White House spokesman Hogan Gidley told reporters that Bolton's "priorities and policies just don't line up with the president's."

"Any sitting president has the right to put someone in that position that can carry out his agenda. That became no longer tenable so the president made a change," Gidley said.

A former senior administration official told CBS News that Bolton "got too big for his britches" while he was national security adviser and that he "doesn't play well in the sandbox," an attitude that infuriated many in the White House, including the president.

A source familiar with the situation also told CBS News that the drumbeat for Bolton's removal grew louder over the past month. According to this source, senior staff at the White House were saying in the last two weeks that Bolton was on "thin ice" and would be "the next one removed."

Bolton was often at loggerheads with Pompeo, most recently over U.S. negotiations with the Taliban to withdraw American troops from Afghanistan. The two disagreed over whether a reduction of U.S. troops could happen with or without a negotiated deal. Bolton opposed negotiating with the Taliban.

On Saturday, Mr. Trump made the surprise announcement that peace talks with the Taliban had been canceled and further, that he had invited the Taliban and president of Afghanistan to Camp David to hammer out a peace deal — on the very week marking the 18th anniversary of the 9/11 terror attacks, in which 3,000 Americans died on U.S. soil.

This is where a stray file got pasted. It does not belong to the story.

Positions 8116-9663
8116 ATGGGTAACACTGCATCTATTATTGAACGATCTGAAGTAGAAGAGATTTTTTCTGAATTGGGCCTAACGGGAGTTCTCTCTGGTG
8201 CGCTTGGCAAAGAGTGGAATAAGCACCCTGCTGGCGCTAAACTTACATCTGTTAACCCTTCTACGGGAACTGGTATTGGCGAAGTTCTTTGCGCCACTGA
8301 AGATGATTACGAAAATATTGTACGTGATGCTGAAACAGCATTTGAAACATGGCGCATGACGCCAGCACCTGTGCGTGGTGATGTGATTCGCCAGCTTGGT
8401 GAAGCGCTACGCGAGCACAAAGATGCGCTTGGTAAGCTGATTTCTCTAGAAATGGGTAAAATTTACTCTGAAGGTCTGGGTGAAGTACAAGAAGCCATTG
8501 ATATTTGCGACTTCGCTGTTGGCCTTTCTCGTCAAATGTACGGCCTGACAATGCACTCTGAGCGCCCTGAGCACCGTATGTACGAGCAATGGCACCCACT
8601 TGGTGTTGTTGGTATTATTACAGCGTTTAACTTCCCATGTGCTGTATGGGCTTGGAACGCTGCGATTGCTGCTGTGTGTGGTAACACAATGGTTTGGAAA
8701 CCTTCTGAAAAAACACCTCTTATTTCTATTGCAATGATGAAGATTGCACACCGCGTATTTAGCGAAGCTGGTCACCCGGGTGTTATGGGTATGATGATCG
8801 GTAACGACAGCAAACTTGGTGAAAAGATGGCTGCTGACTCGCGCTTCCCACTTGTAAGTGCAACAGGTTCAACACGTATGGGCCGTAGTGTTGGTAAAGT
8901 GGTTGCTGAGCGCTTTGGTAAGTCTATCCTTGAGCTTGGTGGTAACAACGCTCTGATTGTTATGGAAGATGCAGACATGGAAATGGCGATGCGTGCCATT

Mr. Trump tweeted that he "called off peace negotiations" and the Camp David visit in the wake of last week's car bomb attack near the U.S. embassy in Kabul that killed one American service member and another NATO soldier, as well as at least 10 civilians.

Under Bolton, the White House and National Security Council, ostensibly a component of the executive office of the president, had functionally become "separate entities," a White House official said. "[National Security Adviser John] Bolton has his priorities. He didn't ask the president 'What are your priorities?' They're Bolton's priorities."

A former senior administration official said that Bolton did not attend meetings and follows his own initiatives.

Bolton, who served in the George W. Bush administration and was a supporter of U.S. engagement in Iraq and Afghanistan, was one of the most hawkish foreign policy voices in Mr. Trump's cabinet. Bolton often advocated for a harder line in dealing with Iran.

Bolton had been scheduled to speak with Treasury Secretary Steve Mnuchin and Pompeo Tuesday afternoon. At that briefing, Pompeo noted that "the president's entitled to the staff that he wants." He also confirmed reporting that he often had disagreements with Bolton.

"There were many times Ambassador Bolton and I disagreed, that's for sure," Pompeo said.

Pompeo asked whether he was blindsided by Bolton's resignation, given that Bolton was supposed to be at the briefing with him and Mnuchin on Tuesday.

"I am never surprised," Pompeo said with a smile.

He is the fourth national security adviser to depart the administration since Mr. Trump took office. Michael Flynn and H.R. McMaster preceded Bolton in the job, and Keith Kellogg was an acting national security adviser. Charles Kupperman is now serving as the acting head of the National Security Council, according to a White House official.

Major Garrett, Sara Cook, Arden Farhi, Olivia Gazis, Fin Gomez and Kathryn Watson contributed to this report.